The Social Security Administration (SSA) is an independent agency of the federal government. It was created in 1935 as an important part of Franklin D. Roosevelt's New Deal program. Since that time the SSA at one point or other has touched the lives of almost all Americans — after the loss of a loved one, during the transition from work to retirement and at the onset of a disability that made employment impossible.
The SSA, with more than 66,000 fulltime employees, functions from its headquarters near Baltimore and in more than 1,300 offices all over the country.
A large proportion of all SSA programs — such as the monthly Social Security payments available to those who are 65 or older — are financed by mandatory contributions which employers, employees and self-insured persons are required to pay.
Another part of the SSA operations — also financed by mandatory contributions — is the disability insurance program that provides support for individuals who have lost their jobs because they are disabled.
A second group of benefit programs comes under what is called Supplemental Security Income (SSI). Unlike Social Security and disability insurance payments, the recipients of SSI are paid out of the general revenue of the United Sates and, in some cases, the states.
The complex process by which the government decides who is eligible for disability payments through the disability insurance and supplemental security income programs is the subject of this report.
Like the FBI and IRS, the SSA is headed by an official serving a six-year term, in this case Commissioner Michel J. Astrue. He was sworn into office in February of 2007. In his March 2011 testimony to a Senate Appropriations subcommittee, Commissioner Astrue sought to highlight the many different challenges faced by his agency, beginning with its distribution of more than $60 billion a month to just under 60 million individuals.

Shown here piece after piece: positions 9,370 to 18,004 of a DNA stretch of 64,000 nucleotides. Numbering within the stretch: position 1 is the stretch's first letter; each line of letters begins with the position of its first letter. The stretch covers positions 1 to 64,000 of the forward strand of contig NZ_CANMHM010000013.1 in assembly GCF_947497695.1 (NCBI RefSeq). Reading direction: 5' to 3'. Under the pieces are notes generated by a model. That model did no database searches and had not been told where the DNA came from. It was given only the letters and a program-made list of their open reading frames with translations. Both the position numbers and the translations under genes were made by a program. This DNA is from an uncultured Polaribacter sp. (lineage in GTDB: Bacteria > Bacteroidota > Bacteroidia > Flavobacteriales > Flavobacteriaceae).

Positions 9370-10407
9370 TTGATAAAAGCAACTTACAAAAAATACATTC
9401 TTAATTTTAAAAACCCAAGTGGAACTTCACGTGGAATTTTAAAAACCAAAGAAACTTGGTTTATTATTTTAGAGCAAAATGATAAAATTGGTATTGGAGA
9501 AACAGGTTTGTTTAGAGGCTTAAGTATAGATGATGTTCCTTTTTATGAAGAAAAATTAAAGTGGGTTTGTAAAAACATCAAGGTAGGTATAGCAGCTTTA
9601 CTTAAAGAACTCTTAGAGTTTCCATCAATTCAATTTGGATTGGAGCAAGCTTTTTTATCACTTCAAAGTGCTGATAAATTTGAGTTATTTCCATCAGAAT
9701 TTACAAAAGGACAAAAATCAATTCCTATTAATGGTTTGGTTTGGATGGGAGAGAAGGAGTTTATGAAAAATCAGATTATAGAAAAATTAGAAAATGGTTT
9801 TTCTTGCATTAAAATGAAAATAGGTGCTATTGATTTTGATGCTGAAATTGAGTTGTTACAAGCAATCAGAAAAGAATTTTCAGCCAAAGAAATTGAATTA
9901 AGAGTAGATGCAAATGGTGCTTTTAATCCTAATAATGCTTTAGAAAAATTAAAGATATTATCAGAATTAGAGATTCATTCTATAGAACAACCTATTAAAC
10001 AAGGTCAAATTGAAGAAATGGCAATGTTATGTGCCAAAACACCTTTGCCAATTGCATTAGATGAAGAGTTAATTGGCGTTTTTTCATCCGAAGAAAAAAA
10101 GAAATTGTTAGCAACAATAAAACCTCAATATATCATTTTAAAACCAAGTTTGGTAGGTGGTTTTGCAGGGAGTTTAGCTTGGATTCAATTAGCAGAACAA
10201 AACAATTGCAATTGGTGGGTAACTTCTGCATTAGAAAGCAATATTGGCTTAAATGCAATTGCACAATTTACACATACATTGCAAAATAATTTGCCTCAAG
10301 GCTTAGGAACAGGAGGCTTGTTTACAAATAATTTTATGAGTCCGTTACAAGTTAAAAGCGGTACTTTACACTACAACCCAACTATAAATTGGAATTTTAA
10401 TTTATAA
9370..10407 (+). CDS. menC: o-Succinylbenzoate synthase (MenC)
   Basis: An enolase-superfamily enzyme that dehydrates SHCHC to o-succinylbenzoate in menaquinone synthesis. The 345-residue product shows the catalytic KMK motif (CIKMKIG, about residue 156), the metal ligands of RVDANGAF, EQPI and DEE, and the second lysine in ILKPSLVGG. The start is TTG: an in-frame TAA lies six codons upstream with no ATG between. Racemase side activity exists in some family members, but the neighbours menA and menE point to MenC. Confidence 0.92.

To achieve this and other goals, he said, the SSA in FY 2010 had served 45.4 million field office visitors, completed 67 million transactions over the telephone, verified over 1 billion Social Security numbers, issued 17.2 million new and replacement Social Security cards and mailed out 152 million Social Security statements.
One unusual aspect of the SSA is its very large system of "administrative law judges" (ALJs) who together make up what is considered one of the largest court systems in the world. Unlike (for example) the judges in federal district courts, these special judges are both full time SSA employees and, as spelled out in law, charged with making independent decisions about the merits and demerits of the individual cases that come to them.
This report has been supported by Syracuse University, the Park Foundation and the Rockefeller Family Fund. It focuses on only one aspect of the the SSA's numerous obligations: the processing of requests for disability payments. A second special report will be posted shortly on the ALJs. Because of the agency's special powers, vast size and unusual independence from outside review, we hope to obtain additional support to an expanded examination of the agency in the years ahead.